The Ugly American

Serendipity led me to Jean Burman’s site the other day.  She had a post about a TV show (which I have to admit I’m not familiar with) about two artists who set off from opposite coasts of the U. S. with only one buck in their pocket and their art supplies.  They have to work their way across the country by selling their art for their sustenance.

A tall order, and I don’t think it is a coincidence that this challenge takes place in the U.S. instead of someplace else.  We don’t value art here.  It isn’t part of our day to day lives.  Look at how much ugliness surrounds us, which doesn’t even phase us.

John Q. Middle American wakes up in a house that looks just like his neighbor’s, done in a color palette approved by his homeowner’s association.  (Don’t want any “individuality” creeping in or our property values will plummet even more!)

He goes to work in a low-slung brick and smoked-glass office building that could be mistaken for a government holding cell.  Inside his putty-grey cubicle he only has a few pictures in cheap frames of his family.  It’s really all that is allowed, except for perhaps a certificate of modest recognition for attending corporate training of some sort.

Where is there room for art or self-expression?  If Van Gogh himself walked up to him and offered to sell him “Starry Night” for 10 bucks he probably wouldn’t recognize it.  “What the hell am I gonna do with it?” he’d ask.  “Can I sell it on Ebay?”

Unlike Europe and other places, our workaholic, utilitarian society has culled out all the beautiful, non-revenue generating things in life.  I would say we treat art like toxic waste, but we spend billions to store our toxic waste, and we cut billions from the places that store our art.

The American has his cubicle, his vending-machine energy drink to get him through the afternoon, and a full inbox he has to respond to before he can go home.   The Frenchman has some of the world’s finest art and architecture, wine with his lunch, and his mistress at 3:00.

And we have the gall to make fun of the French!

 

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5 thoughts on “The Ugly American

  1. Thanks for the mention Harry 🙂 … I really appreciate that. I’m so pleased you found my little website way over here on the other side of the world! LOL

    You know… Australia’s a pretty nice place but I’m sure there are places like you describe over here as well. We have our urban jungles and our flat grey suburbs where everything is the same… but the aussie people are for the most part reasonably upbeat and relatively friendly. We are lucky like that… and I’m not saying that to rub it in.

    Funnily enough when I was writing this post I did wonder myself what might have happened if the art race was run in Australia. I think [apart from the initial reaction of shock at being asked to barter in exchange] most people would instinctively get behind these guys and get them on their way. The little aussie battler is still the hero here. But it wouldn’t have been all plain sailing I’m sure.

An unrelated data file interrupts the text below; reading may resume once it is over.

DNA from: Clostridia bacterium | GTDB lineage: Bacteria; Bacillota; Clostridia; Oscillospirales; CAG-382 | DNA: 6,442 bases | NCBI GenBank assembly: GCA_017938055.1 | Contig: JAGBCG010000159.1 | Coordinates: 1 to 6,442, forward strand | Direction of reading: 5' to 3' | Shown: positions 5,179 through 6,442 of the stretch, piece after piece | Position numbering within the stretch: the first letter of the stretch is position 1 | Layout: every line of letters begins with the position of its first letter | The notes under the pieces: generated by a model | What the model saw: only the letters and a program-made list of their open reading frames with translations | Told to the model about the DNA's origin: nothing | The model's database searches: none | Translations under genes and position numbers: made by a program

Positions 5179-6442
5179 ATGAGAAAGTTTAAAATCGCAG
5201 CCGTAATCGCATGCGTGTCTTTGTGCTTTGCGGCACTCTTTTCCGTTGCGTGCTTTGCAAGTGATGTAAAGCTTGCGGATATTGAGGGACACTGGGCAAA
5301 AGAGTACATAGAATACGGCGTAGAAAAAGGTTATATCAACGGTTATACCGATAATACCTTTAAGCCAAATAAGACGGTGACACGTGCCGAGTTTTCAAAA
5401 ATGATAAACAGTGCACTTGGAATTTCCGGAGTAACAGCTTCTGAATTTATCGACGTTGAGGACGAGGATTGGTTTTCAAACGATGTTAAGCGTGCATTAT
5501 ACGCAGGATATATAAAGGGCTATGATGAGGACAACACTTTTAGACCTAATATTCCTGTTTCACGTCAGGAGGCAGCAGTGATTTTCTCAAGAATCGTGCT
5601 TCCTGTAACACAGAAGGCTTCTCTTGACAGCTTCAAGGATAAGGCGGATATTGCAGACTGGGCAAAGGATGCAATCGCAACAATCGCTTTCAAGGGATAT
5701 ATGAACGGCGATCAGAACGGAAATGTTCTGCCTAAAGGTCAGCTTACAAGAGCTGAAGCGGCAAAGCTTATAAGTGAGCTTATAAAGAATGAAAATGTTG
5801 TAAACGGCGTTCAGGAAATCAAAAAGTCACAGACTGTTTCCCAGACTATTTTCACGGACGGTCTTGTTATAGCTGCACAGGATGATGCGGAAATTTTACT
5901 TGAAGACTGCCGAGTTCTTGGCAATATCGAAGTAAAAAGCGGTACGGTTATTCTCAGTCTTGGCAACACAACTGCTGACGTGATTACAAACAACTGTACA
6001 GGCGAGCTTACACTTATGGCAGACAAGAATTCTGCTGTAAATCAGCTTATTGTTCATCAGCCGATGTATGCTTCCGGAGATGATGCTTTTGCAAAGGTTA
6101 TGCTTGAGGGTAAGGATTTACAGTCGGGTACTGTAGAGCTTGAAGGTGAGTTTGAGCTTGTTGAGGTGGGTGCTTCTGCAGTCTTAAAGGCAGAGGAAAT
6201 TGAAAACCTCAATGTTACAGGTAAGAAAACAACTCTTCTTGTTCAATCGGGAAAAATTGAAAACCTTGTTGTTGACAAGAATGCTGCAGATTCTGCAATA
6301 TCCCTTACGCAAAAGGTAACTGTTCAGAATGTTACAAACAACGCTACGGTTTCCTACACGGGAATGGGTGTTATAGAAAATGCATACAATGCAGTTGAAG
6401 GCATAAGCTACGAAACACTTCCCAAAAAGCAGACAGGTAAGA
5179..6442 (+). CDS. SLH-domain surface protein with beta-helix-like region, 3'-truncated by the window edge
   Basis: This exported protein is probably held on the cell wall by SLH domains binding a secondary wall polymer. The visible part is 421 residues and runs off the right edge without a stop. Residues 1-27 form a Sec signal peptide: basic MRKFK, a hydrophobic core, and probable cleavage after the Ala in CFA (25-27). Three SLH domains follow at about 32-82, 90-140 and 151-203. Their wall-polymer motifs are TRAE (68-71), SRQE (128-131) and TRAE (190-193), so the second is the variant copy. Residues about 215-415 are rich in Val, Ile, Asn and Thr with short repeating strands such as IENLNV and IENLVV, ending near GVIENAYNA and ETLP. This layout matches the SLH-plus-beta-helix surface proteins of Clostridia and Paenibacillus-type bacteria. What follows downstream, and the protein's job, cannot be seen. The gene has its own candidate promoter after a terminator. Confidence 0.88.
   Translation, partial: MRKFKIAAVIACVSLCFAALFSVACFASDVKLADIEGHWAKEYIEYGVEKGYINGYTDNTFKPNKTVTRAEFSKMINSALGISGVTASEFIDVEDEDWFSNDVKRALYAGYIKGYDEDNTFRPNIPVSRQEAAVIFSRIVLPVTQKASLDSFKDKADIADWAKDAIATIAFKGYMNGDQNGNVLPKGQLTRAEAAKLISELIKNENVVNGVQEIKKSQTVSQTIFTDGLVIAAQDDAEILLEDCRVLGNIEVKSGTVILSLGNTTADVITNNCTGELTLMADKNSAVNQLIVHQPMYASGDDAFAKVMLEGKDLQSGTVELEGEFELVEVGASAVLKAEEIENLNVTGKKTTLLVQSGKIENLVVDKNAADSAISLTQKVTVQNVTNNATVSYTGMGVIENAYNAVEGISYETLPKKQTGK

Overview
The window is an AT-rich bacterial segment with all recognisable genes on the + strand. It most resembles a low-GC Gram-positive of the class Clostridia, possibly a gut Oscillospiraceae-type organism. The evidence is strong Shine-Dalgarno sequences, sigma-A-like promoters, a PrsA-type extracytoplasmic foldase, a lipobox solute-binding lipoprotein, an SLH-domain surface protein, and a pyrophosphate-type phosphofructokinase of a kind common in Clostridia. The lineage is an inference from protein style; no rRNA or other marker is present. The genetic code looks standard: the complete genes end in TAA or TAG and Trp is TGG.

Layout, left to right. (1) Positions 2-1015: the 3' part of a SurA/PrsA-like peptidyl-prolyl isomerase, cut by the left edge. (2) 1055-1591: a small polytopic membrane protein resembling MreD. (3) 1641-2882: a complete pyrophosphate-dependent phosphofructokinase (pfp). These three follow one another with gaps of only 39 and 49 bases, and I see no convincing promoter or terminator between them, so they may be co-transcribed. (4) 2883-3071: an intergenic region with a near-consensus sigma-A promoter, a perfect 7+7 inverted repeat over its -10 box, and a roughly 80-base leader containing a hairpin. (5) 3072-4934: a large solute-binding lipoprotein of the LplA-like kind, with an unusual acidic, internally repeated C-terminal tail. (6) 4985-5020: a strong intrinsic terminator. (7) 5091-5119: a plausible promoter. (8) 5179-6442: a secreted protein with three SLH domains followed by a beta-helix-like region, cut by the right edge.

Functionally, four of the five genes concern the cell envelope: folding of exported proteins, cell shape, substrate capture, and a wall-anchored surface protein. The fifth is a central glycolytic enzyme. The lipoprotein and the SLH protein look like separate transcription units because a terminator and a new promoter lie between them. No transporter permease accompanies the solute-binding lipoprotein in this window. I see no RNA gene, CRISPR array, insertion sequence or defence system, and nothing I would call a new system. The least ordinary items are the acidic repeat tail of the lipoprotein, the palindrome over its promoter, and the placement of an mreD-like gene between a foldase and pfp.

You paint a sad and scary picture of America. I’ve been a couple of times and loved the places I went to… but maybe as the recession bites harder… things are changing for the worse? I’d venture to say [now more than ever before]… the world has to try to look on the bright side. There’s plenty of bad stuff out there [and lots of criticism for anyone trying to understate it by being overtly cheerful – ask me boy do I know!] but I reckon it’s the only way to go and I won’t be changing anytime soon (((chuckles)))

    Thanks again Harry… love your blog. Better keep doing it! 🙂

    • I’ve actually been to Sydney twice, Perth twice, and even to Hobart, Tasmania! You are absolutely right, the Aussie’s are a plucky bunch that are a fun, friendly people in general.
      I didn’t mean to paint too depressing a picture, but the scenario I described holds true, unfortunately, for too many of us. We’ve been stretched too thin and given up too much autonomy, I think.
      When you are in a crowded room, and somebody says “Do you smell smoke?”, I’m just trying to be the guy pointing the way to the exit and fresh air!

      • Good for you Harry… it’s an important job you do. The complacent acceptance of “what is” needs to be continually questioned [and challenged]and I’m glad you’re there doing precisely that! I’ll be doing my bit over this side… [grin]

  2. Aww Harry it’s not that bad. Where I live in Arizona there are all kinds of mutants and oddities. There are many castes in America, not everybody fits that depressing scenario you describe. There are no cubicles here, though many people would be happy to work in one if only they could find a job.

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